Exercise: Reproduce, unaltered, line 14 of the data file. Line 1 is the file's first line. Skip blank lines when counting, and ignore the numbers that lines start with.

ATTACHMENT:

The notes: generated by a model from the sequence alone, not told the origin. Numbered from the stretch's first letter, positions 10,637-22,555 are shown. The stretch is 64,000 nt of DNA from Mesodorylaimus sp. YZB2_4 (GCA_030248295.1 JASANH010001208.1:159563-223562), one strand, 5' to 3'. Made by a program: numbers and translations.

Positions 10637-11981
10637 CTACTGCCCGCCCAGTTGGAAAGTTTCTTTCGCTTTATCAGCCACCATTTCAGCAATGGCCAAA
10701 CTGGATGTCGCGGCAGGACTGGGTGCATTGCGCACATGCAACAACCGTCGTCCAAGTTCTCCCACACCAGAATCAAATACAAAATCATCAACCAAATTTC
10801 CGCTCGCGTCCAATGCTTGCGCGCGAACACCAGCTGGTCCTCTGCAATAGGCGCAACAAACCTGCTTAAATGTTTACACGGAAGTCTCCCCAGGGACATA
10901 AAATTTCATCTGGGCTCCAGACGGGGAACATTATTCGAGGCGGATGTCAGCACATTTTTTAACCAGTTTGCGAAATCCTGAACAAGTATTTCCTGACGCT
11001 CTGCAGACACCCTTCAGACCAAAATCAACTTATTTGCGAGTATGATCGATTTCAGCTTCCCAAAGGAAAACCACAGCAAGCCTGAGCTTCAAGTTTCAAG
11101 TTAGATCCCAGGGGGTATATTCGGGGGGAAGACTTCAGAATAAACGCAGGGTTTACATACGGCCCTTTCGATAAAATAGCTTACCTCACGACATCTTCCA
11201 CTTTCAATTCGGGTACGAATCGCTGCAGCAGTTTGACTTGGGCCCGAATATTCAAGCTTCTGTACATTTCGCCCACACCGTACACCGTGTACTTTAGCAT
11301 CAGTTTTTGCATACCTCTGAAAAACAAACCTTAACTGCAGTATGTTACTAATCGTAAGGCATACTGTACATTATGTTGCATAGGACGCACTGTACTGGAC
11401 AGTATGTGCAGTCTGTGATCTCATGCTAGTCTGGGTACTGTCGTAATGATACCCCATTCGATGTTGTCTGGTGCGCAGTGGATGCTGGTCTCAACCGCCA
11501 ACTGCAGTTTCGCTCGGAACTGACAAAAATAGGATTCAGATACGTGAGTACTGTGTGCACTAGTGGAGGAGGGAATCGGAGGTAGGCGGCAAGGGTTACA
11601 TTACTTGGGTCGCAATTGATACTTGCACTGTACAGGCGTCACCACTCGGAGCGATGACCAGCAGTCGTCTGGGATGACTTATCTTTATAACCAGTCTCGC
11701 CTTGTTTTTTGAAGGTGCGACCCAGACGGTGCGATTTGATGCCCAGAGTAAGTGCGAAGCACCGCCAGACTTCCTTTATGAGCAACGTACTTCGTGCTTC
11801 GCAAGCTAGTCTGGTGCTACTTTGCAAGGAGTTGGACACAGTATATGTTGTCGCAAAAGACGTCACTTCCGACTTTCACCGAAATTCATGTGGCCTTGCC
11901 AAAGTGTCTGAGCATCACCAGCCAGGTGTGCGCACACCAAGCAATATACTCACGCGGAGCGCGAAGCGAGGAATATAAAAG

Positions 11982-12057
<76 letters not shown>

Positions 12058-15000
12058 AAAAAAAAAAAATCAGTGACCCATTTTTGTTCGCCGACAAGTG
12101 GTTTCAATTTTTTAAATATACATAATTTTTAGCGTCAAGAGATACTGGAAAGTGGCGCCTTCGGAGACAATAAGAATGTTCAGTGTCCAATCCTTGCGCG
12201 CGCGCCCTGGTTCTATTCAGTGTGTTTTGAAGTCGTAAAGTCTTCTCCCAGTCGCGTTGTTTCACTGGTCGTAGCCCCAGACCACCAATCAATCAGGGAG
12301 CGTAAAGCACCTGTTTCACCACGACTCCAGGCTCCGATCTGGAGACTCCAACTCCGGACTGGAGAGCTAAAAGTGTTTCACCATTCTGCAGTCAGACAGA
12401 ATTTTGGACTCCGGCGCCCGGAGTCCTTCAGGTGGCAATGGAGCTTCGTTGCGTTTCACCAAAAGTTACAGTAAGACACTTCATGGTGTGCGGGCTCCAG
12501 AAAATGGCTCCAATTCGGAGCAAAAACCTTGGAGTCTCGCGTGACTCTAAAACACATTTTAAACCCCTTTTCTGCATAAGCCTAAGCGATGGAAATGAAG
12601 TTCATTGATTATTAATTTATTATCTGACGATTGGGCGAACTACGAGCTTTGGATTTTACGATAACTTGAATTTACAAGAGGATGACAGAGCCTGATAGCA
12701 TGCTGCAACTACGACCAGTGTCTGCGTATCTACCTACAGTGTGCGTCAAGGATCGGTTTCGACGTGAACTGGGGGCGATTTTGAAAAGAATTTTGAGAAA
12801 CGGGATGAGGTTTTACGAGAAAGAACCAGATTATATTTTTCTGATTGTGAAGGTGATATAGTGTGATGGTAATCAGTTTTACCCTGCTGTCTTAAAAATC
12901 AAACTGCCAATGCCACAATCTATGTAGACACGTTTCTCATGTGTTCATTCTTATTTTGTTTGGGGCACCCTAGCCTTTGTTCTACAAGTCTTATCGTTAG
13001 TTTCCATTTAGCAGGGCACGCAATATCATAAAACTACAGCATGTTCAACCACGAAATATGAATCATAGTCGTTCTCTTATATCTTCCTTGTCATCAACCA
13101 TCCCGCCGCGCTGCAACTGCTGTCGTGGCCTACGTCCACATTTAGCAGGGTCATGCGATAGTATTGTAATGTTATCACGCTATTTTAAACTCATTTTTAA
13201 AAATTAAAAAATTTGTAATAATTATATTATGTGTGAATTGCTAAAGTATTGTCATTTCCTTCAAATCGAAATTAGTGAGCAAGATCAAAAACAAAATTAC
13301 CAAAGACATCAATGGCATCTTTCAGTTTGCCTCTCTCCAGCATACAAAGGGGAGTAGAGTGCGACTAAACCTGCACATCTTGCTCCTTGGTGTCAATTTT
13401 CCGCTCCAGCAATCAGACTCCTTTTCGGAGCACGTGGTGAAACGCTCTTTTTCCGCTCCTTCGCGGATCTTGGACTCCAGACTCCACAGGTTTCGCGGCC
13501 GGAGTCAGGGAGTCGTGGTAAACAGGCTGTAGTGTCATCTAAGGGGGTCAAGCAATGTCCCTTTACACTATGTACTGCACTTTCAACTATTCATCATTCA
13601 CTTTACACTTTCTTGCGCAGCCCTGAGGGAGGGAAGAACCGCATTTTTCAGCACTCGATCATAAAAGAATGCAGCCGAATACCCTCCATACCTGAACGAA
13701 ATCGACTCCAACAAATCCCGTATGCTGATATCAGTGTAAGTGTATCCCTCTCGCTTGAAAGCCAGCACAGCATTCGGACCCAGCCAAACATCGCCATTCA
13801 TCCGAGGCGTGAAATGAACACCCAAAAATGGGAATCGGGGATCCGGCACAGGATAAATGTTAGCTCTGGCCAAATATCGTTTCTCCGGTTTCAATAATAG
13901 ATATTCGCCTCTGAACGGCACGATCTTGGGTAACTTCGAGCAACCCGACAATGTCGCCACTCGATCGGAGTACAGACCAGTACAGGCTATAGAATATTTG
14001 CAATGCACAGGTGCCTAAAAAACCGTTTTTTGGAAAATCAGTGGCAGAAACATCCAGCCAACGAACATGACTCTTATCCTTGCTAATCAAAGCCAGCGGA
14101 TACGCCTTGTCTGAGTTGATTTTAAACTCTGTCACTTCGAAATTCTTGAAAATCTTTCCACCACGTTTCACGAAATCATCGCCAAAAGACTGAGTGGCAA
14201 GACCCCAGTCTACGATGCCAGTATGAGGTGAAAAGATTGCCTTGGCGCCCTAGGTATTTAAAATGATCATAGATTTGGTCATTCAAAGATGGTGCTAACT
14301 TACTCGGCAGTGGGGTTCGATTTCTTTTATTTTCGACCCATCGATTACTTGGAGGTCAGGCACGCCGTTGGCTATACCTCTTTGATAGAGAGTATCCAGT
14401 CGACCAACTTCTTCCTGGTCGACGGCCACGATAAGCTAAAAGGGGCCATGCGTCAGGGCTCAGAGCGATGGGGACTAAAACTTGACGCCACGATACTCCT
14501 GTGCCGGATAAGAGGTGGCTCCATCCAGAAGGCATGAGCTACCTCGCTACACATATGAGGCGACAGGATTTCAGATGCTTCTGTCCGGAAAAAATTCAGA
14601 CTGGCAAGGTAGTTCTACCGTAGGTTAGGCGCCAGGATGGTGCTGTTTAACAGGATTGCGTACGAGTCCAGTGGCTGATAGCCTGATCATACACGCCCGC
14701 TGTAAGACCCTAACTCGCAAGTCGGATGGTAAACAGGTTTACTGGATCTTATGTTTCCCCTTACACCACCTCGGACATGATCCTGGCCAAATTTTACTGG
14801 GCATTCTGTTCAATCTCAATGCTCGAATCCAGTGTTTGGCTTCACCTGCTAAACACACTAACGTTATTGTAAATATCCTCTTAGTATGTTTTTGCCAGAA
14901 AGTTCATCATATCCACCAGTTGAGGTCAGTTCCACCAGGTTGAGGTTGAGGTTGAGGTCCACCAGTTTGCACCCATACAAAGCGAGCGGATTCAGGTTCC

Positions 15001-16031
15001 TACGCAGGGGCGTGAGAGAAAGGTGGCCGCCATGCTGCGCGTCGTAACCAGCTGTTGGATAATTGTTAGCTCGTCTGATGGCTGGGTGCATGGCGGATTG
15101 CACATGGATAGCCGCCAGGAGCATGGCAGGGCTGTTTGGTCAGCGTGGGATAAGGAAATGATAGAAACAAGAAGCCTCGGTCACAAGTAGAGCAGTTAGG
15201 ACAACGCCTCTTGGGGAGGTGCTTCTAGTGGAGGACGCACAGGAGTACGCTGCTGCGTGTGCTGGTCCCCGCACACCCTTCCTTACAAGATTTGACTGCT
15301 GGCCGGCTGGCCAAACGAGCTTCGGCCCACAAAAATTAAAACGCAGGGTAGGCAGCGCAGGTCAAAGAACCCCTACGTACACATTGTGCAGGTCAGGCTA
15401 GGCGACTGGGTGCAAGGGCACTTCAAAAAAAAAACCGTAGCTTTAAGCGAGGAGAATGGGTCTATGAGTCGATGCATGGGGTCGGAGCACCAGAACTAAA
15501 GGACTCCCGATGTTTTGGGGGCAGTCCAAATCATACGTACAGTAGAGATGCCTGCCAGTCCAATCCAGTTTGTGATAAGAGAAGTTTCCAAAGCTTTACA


11701 CTTGTTTTTTGAAGGTGCGACCCAGACGGTGCGATTTGATGCCCAGAGTAAGTGCGAAGCACCGCCAGACTTCCTTTATGAGCAACGTACTTCGTGCTTC